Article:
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The balloon over Cley next the Sea

The BBC One Balloon idents were a series of idents used on BBC One from 4 October 1997 to 29 March 2002. The balloon theme replaced the computer generated spinning globe which had been used as the main ident on the channel since 1991.[1] It launched on the same day as a BBC-wide rebrand, and thus the new idents also carried the new BBC logo. The channel's name also changed, from BBC1 to BBC One. This was the last ident set used by the channel to be used at closedown; their last closedown took place on 8 November 1997; starting the following day, BBC News 24 would broadcast on BBC One in the late night hours.

The hot air balloon featured in the idents was filmed on location and also added to scenes by computer generation. It was built by Cameron Balloons in 1997, and made its first flight that year, flying from the Bristol Balloon Fiesta.[2] It made its final flight in August 2002 before being retired and placed into storage. The balloon's flight certificate from the Civil Aviation Authority[3] expired on 17 July 2003.



As part of a large relaunch of the BBC's corporate logo and the ident packages of BBC's One and Two, these new idents were used to replace the old virtual globe. As a result of the rebrand, which saw the channel name lose all personality, it was proposed by the design agency Lambie-Nairn that the personality be added a different way, namely by making the globe interact in the country and the peoples lives.[4]

The idea was designed and conceptualised by the Lambie-Nairn design agency in London, with the balloon itself made in Bristol by Cameron Balloons Ltd: its aircraft registration was "G-IBBC".

Components of lookEdit

The look itself featured a predominantly red balloon, with the map of the world picked out in orange with white clouds on top, floating over various scenes of the British landscape. The colours were chosen because a blue balloon with a green map would have been more difficult to see against the land and sea. The size of the balloon was originally proposed to be 100 ft, but was reduced to 60 ft when it was made. The idents featured a soundtrack of ambient music, with more lively versions being used for more industrial or recreational settings. This made them the first regular BBC One idents to actually use music. The new BBC logo, along with the channel name 'ONE' immediately to the right of it, was overlaid at the bottom of the screen. The new logo design was an attempt to unify all of the BBC's services and brands under a single logo design, with personality expressed through the idents themselves. The idents were, from October 1998, shown in Widescreen, and the URL was added above the logo soon after.[4][5][6]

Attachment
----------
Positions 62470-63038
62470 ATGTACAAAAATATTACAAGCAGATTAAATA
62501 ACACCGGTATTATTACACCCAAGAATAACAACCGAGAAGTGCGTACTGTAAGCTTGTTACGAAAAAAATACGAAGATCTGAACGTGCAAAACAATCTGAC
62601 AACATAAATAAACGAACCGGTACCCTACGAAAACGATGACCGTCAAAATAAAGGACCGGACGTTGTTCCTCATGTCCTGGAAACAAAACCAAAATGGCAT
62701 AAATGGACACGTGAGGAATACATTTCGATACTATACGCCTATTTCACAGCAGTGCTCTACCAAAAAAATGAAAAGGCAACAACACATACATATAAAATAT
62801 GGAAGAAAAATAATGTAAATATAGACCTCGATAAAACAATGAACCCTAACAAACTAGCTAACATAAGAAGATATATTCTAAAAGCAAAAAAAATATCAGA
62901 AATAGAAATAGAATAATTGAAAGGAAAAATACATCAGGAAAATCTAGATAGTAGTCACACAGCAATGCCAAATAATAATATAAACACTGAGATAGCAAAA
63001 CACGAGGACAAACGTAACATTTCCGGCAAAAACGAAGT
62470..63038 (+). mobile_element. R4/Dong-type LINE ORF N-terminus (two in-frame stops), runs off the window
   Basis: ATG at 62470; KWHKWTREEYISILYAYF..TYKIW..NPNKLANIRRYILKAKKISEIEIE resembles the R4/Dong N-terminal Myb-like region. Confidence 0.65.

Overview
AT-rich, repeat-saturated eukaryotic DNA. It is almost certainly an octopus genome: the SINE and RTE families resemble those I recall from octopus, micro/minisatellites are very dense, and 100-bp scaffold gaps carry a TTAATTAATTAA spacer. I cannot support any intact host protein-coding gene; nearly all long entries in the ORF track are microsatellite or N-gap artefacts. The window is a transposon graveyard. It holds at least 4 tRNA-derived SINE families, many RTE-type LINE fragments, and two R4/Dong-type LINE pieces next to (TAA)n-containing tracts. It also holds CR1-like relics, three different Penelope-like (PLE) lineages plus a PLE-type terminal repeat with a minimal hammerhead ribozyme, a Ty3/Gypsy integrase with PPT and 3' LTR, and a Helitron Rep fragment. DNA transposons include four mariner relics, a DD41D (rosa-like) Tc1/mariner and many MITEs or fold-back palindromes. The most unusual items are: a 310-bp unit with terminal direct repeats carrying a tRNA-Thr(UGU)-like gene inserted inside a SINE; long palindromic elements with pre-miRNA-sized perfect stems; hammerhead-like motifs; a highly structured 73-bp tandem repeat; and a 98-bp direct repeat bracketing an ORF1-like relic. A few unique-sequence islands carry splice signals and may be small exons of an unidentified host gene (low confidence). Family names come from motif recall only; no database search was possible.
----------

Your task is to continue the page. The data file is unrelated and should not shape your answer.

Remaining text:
The new look also featured a clock, which used the same software and layout as before, and used the balloon canvas as the background. The clock was also retained following the change to widescreen, however the software was changed so that the minute hand, instead of moving every second as it had previously, only moved once a minute.[4][6][7]

Promotions and static captions both featured text and logos centred for Widescreen use, with the BBC One logo at the bottom of the screen and a colour palette of mainly oranges and reds, however colours varied according to theme and programme. The use of static captions was reduced slightly, but still remained a key part of continuity links.[8][9]

Original locationsEdit

The original sequences were filmed over six weeks in June and July 1997 at eleven locations around the United Kingdom. From these eleven locations, forty-seven different 35-second films were produced featuring the balloon floating serenely over British landscapes.[4][6] Much of the photography was from a helicopter at heights of up to 3,500 ft. One noticeable and intentional aspect about the original balloon films was that none of the sequences featured people or any distinct human activity.[4] The locations were:

Later additionsEdit

A year after launch in 1998, several more idents were created and added to the collection. The main difference between these new additions and the originals was that people were now included in the sequences.[4][6] However, the balloon itself was inserted digitally by computer on to pre-filmed locations[4] and did not actually fly over the following locations:

In 2000, the BBC wanted the balloon idents to become more inclusive, so they introduced the 'lifestyle' idents. These featured skateboarders, a busy market scene, a bungee jumper and a carnival, all of which featured the balloon flying past in the background.[4][6]

Special identsEdit

There were also many special idents made for new programmes, sporting events or, most notably, the Christmas holiday. These included:

Title Air date Description